Let me take you back on a journey to 1997. It was a glorious time for gaming fans. Consoles were beginning to reach spectacular heights, while the games being released were, in some cases, becoming instant classics.
The Nintendo 64 was in its second year for Japanese and American consumers. The console then made a long awaited debut to European and Australian gamers in 1997. From the PlayStation side of things, the PlayStation (or PS1) was continuing to dominate after it’s 1994 release (in Japan).
Of course, the Gameboy, PC & Sega consoles were also around and, for the most part, doing quite well. However, none of these were able to match the dizzying sales performance of the N64 or PS1.
As you will soon see, 1997 gave us 3 games which have certainly survived the test of time.
So let’s jump in and take a look at the 5 Best Video Games of 1997.
Castlevania: Symphony of the Night was developed and published by Konami (Metal Gear, Frogger, Yu-Gi-Oh! & Pro Evolution Soccer) exclusively for the PlayStation.
The interesting aspect of Symphony of the Night was that it was initially a poor seller. The game struggled in the early days to get over with fans. However, as time went on, word-of-mouth began to spread and the game developed a strong following. This led to the game selling over 700,000 copies in both the US and Japan.
Critically, the game is held in high regard. Castlevania: Symphony of the Night is widely known to have terrific gameplay innovations, as well as a strong soundtrack and visuals.
Age of Empires is a real-time war strategy game. The concept is simple, but the execution is increasingly difficult.
You begin the game as a few modest settlers. Your goal is to build a settlement, grow your resources, and eventually, conquer the map.
On a personal note, the Age of Empires series is one of my favourite series of all-time. The beauty of the game is the ability to get completely lost in your settlement. It’s ridiculously easy to sink multiple hours building a flourishing and safe civilisation.
Technically, the mantle of best Age of Empires game (so far) is owned by Age of Empires II. But such is the quality of Age of Empires, it remains very much playable and enjoyable, some 24 years after it’s initial release. That’s an incredible achievement for a late 90’s PC game.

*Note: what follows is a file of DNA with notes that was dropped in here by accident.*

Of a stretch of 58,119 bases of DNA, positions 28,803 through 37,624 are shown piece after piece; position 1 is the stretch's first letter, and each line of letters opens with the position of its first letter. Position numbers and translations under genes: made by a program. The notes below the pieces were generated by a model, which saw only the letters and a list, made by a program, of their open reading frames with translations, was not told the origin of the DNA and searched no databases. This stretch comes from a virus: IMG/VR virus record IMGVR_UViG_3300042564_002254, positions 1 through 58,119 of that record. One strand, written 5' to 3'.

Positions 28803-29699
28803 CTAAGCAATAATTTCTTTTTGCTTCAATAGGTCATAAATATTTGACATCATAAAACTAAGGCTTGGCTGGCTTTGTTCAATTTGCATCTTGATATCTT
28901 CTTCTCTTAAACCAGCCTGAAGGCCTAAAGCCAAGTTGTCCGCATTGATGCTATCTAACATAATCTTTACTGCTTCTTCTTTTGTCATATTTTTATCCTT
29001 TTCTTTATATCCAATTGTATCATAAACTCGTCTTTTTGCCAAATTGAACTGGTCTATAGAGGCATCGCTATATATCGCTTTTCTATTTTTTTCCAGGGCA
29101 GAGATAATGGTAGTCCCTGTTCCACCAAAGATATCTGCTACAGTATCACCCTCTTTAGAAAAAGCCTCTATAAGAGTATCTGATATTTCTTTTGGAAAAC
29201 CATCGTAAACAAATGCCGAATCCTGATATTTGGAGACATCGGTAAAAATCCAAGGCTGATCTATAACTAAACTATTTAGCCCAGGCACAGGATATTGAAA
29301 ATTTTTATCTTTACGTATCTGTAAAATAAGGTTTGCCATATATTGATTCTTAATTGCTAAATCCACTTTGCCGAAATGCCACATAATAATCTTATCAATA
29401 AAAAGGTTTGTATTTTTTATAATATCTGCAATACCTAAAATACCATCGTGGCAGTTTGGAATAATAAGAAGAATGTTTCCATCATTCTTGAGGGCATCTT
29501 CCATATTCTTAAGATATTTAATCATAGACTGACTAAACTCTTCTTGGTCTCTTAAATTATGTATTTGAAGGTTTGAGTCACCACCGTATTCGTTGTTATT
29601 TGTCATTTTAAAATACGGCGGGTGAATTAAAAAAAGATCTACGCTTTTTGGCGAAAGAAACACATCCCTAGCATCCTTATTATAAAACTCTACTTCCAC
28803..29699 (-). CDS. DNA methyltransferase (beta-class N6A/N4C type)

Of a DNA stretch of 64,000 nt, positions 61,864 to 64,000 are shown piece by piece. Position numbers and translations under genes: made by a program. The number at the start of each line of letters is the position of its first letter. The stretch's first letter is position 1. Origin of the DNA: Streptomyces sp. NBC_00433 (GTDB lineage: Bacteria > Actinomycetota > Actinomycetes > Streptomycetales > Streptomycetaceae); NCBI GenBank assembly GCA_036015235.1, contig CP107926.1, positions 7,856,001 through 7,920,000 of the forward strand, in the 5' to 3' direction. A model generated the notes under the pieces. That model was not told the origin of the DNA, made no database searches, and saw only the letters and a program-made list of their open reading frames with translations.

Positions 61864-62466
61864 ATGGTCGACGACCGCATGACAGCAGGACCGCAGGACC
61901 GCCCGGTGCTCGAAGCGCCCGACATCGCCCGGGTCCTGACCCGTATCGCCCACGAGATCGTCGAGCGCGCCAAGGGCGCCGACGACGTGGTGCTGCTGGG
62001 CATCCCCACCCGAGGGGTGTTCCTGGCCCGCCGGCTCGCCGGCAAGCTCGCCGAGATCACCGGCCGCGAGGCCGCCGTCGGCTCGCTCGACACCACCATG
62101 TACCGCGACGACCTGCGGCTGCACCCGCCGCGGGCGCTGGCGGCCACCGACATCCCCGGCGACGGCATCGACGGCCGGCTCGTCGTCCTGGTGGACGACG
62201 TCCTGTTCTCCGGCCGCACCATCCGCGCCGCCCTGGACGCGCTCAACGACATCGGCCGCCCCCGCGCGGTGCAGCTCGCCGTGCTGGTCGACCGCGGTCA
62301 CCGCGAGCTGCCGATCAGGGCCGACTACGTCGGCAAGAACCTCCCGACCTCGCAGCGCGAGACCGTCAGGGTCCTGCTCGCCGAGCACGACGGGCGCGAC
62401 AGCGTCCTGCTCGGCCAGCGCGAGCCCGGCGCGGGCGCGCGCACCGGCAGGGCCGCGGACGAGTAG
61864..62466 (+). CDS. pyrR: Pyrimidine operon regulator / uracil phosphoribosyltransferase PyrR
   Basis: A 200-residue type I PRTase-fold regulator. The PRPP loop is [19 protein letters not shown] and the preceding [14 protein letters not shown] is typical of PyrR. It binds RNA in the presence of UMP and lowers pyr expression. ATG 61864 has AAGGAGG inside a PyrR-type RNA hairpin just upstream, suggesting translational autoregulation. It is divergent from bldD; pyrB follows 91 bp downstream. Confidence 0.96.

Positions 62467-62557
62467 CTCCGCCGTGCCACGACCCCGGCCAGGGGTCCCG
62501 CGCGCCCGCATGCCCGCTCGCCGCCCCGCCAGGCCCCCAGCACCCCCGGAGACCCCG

For many, the original Age of Empires is brimming with nostalgia, but this shouldn’t discount the fact that, at its core, it’s still a very good game. Age of Empires was a sales success. The game sold over 25 million copies.
Final Fantasy VII is often regarded as one the best in the Final Fantasy series. This is no mean feat for such an expansive franchise.
Final Fantasy VII was developed by Square exclusively for the PlayStation console. The game was a financial success and earned universal admiration from critics and fans. Final Fantasy VII sold over 12.8 million units.
The game is often giving credit for popularising the RPG genre, as well as boosting the sales and credibility of the PlayStation console.
Mario Kart 64 was not the first in the series, but it was the title that kick started one of Nintendo’s most successful franchises. Super Mario Kart was available on the SNES, and while it was fun, the game lacked the panache needed to elevate the game to legendary status.
Technically, Mario Kart 64 debuted in 1996, but the games release occurred in mid-December, and only for the Japanese market. The result of the world received the game in between February and June of 1997. For this reason, Mario Kart 64 is getting slapped with a “Released in 1997” badge.
For it’s time, Mario Kart 64 was basically a flawless game. It was the ultimate party/multiplayer game, while the graphics and in-game immersion were well ahead of its time. Critics of the game’s graphics need only look at corresponding games, such as Crash Bandicoot Racing (which came out 2 years later) on the PS1. It wasn’t the Crash Bandicoot Racing was a poorly made game, it’s just that Mario Kart 64’s visuals far surpassed any of its contemporaries.
Although the game debuted in 1997, Mario Kart 64 was being played, in large numbers, well into the 2000’s. It wasn’t until Mario Kart Wii was released that the game lost its unofficial status as ‘best in the franchise’.
Mario Kart 64 sold almost 10 million copies worldwide. It was the second best-selling game ever on the Nintendo 64. What an accomplishment!
Goldeneye 007 was a game played by the vast majority of gamers. It’s generally regarded as the best of the 007 franchise. This is a significant feat considering there are over 2 dozen James Bond games.
Goldeneye 007 is a first-person shooter, and stands as one of gaming’s greatest FPS. In modern times, the games graphics are a little rough around the edges, but that can easily be put to the side thanks to some timeless gameplay and a legendary soundtrack. Goldeneye also features a bunch of unlockables, while the games simplicity has a way of outshining many of its modern day FPS rivals.
The game also featured a wonderful multiplayer mode. Funnily enough, this was only added a few months prior to release. It’s incredible what they were able to do in quick time frames in the 80’s and 90’s gaming scene. Goldeneye 007 multiplayer mode stands as one of the best, and most enjoyable, multiplayer modes of any game from any era.
Goldeneye 007 sold more than 8 million copies. This places it as the third best selling Nintendo 64 game of all-time.